Michael Petry: Bad Seed
Until 12 March
Sir John Soane’s Museum,13 Lincoln’s Inn FieldsLondon, WC2A 3BP http://www.soane.org/

Monday, 14 February 2011

Shadow Catchers at the V&A - closes 20 February 2011

Shadow Catchers, an exhibition of camera-less photography at the V&A, is drawing to a close soon and since it's resonated with me since I saw it a few weeks back, I wanted to put down some thoughts and encourage those who haven't been to catch it before it disappears...

Essentially a collection of works on photographic paper by five contemporary artists, the show demonstrates how images can be captured by non-mechanical means of reproduction to startling and often haunting effect. There’s no technology involved in the production of these pictures, only a bit of chemistry, the elements and an artistic mind. It's everything that quick, easy, highly detailed, easily manipulated digital isn't.

Floris Neususs creates life sized photograms of female models who, it appears, pose on large sheets photographic paper before being exposed to light, which then fixes their shadows and contact points with the paper in large monochromatic imagery. There’s a real sense of traces in these works, the memory of a being who is now absent, their form now impregnated into the paper in a series of tones.

Pierre Cordier uses the chemicals of photo processing like a set of paints, priming and making marks on a sheet of photographic paper with chemicals ranging from developer and fixer to egg and syrup. The resulting imagery can be geometric or fluidly organic, but always utterly unique to his way of manipulating the medium. One leaves these images with little or no idea of how they were produced, there’s no demystification, just awe at how such intricate works can be produced by hand.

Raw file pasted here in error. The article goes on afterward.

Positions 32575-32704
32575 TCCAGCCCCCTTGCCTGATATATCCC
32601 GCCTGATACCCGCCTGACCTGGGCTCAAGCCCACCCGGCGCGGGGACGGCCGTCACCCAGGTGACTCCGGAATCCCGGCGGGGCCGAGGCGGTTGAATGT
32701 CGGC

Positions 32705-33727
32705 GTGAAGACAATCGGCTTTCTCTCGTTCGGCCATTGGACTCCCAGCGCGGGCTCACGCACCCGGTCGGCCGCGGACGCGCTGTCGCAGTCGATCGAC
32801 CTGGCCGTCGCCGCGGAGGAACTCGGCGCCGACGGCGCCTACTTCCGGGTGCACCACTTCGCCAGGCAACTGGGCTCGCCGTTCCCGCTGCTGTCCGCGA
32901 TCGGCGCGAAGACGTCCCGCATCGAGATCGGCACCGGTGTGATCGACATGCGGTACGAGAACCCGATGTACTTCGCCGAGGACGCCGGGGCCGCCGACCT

Using metaphysical themes and symbols, Adam Fuss’s work turns three dimensional objects into large two dimensional motifs. His image of a baby crawling through shallow water is burnished onto a bright yellow background, suggesting a symbol of a baby more than a representation of form. His photogram of swirling smoke conversely suggested depth and form within a two dimensional pattern. His work very much opens itself to chance.

Like Cordier, Garry Fabian Miller similarly creates abstract imagery in his work, but it is his beautiful images of leaves that engrossed me the most. Miller imbeds a sense of time into these photographs by using repetition and variation. There’s a real sense in these images, as with others in the exhibition, that this particular approach to photography really lends itself to natural forms. Where photography using a camera suggests a pose or at least selection of imagery, these images have a sense of participation between the object depicted and the mode of capturing its likeness.

Similarly, Susan Derges produces imagery by placing sheets of photographic paper in rivers, allowing moonlight to cut through the water and dance across the surface, leaving a record of both time and nature. Again, these works feel like somehow the elements were complicit in the process, not just objects being represented.

Barthes made a beautiful observation in Camera Lucida – that there is a chain of light between an object photographed and the eyes of those viewing it. The analogue photograph emanates with the light that once bounced from the object or person who was once in front of the camera (or in this case, paper). I'll leave it to him to conclude:

“From a real body, which was there, proceed radiations which ultimately touch me, who am here; the duration of the transmission is insignificant; the photograph of the missing being, Sontag says, will touch me light the delayed rays of a star.”